A day came as it does in every story involving a maid when something went missing. I don't recall what it was, try as I might now. It was a watch I think or maybe it was some money. I am not sure but everybody was in a frenzy looking for it. There was some hushed talk between my parents where there was a reference to "Her" which my inquisitive ears picked up. My friend Sumona's maid had made off with her Mom's earrings. I could totally put this together. Off I marched to the back door of the kitchen where Savitri was washing dishes with soap and soot (the mempry of that awful gray mixture rubbing against steel can still send creeps down my back) and I asked her outright if she took it. There was black anger on her face but she said nothing. I reported back that her silence must mean something. I hardly completed my narration when I felt a sharp smack on my head. My Mom was livid. Her number 1 rule had been broken. Not only had I bothered Savitri while she was working but I might have just screwed up the smooth functioning of this household indefinitely. Savitri would leave, how would my Mom get a maid as reliable as her, what would we do! I was aghast at the damage I had just caused. Things were getting very ugly. My sister found the missing item while I was dissolving in tears which brought around a fresh round of ribcage-shattering sobs. I was told to apologize. I had no problems with that. I walked over and stood in silence for a few minutes and returned. It wasn't that I meant to skip the deed completely or dupe my I walked up there I realized I had no clue how to say I was sorry in Hindi. Being a South Indian no matter where you are raised, you are born with a genetic makeup that makes speaking Hindi (not to mention writing essays and life stories called "Jeevinis") an almost insurmountable task. It's nothing that tutors, "kunji's" and sufficient cramming cannot solve but at 8 I had not yet mastered the basic know-how. So I stood there racking my brain trying to think of the Hindi word for "Sorry". I failed but I did look at her with my tearstained face for about 30 seconds. On my return I was patted on the back by every member in the family for doing the right thing. I never told them that I had not really apologized. I avoided crossing paths with Savitri for the rest of the week.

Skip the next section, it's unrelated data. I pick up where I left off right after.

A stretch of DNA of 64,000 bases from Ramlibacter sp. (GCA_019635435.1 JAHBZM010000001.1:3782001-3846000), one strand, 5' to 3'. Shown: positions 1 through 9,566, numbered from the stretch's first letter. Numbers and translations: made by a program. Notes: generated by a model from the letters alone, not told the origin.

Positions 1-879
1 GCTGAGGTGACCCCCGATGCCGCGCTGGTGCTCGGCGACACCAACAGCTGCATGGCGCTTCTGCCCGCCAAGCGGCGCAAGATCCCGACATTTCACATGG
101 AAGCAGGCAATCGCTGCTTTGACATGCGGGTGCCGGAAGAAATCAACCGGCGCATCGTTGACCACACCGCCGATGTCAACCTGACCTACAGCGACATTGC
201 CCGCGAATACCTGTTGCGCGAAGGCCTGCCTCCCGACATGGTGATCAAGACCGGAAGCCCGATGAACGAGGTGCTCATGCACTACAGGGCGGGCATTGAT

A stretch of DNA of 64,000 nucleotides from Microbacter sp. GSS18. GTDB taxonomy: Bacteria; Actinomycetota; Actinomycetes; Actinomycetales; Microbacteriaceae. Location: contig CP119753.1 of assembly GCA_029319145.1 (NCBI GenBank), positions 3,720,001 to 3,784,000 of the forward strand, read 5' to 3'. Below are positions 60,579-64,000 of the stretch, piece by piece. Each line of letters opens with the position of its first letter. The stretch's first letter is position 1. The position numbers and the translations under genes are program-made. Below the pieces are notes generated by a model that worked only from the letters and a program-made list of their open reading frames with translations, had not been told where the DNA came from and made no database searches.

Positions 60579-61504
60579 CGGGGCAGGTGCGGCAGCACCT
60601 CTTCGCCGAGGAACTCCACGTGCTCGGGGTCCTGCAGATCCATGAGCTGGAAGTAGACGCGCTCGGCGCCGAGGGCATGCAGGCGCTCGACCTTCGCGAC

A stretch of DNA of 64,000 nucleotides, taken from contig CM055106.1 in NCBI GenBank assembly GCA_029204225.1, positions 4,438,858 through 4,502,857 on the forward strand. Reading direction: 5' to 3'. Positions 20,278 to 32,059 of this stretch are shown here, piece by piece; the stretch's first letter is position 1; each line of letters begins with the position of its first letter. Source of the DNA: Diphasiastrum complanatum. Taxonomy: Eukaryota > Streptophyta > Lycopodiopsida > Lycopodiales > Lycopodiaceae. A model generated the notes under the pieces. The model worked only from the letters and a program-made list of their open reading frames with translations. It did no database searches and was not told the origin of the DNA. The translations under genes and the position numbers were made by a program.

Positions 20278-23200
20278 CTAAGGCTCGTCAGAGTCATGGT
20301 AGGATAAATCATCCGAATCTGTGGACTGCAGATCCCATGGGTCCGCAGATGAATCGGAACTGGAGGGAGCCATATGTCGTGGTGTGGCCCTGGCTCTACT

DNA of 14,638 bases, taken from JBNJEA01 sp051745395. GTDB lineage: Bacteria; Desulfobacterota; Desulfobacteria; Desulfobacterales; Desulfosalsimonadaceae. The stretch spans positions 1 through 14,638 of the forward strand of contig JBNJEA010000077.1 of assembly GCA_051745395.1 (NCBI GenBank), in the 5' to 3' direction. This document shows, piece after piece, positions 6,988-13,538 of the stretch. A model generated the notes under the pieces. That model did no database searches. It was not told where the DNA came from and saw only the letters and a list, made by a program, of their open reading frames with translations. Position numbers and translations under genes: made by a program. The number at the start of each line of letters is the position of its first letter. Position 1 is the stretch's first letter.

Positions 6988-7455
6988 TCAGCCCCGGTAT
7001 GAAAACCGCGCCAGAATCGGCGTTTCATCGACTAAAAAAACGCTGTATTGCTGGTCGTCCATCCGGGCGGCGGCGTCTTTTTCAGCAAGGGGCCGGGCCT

Many days later I heard my Mom and Savitri talking and Savitri made a reference to how I had paid her the second visit on that fateful day. I held my breath waiting to hear what she said. She said nothing and the moment passed. I walked over to the kitchen to make sure the black anger had left her face and she smiled a toothless smile and peeled an apple for me. We never talked about it again; I was after all a "Baby" and she, a Lady.


Blogger FunnyCide said...

Finally I can post a comment.. It is such a sweet post.. I can totally see the little kid with eyes like saucers marching upto the maid and demanding her!! LOL!!

The mish mash of reactions as a kid and retrospection as an adult was brought out pretty nicely..

This reminds of an incident involving a maid in my childhood.. Hmmm maybe I should blog about it.. :))

4:12 PM  
Anonymous Anonymous said...

Hey lovely post. It was nicely done with apt humor and a sentimental touch. Good going.

5:02 PM  
Blogger The Reporter said...

Amazing stuff :) Way to go! :)

9:44 PM  
Anonymous Anonymous said...

Came thru Alpha's blog. Really curious about "kunji's" - what is it - rice soup?


7:15 AM  
Blogger GratisGab said...

Aaar, kunji's are these cheap and wonderful publications that post all the answers to every question in the back of the school-recommended text-book..!! Sweet! They sold out like hot buns I remember...

Thanks for the comments people..!

8:24 AM  
Anonymous Anonymous said...

came to your blog through a chain of blogs which i cannot trace back, but the last link was alpha's. nice writing and wonderful post. makes me remember an equally nice maid we had at our house. keep on writing.

12:31 PM  
Blogger GratisGab said...

Thanks Anon...

3:57 PM  
Blogger tilotamma said...

You must have been quite brave to write that. Reminds of Sujatha Rangarajan's 'Scar'. That is what my mother translated the title as - I don't remember the Tamil word.
Something about being South Indian and growing up elsewhere which ensures you will never know your mother tongue very well either. I am even a stupid word like scar. I cried over that story even.

4:58 PM  
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10:17 PM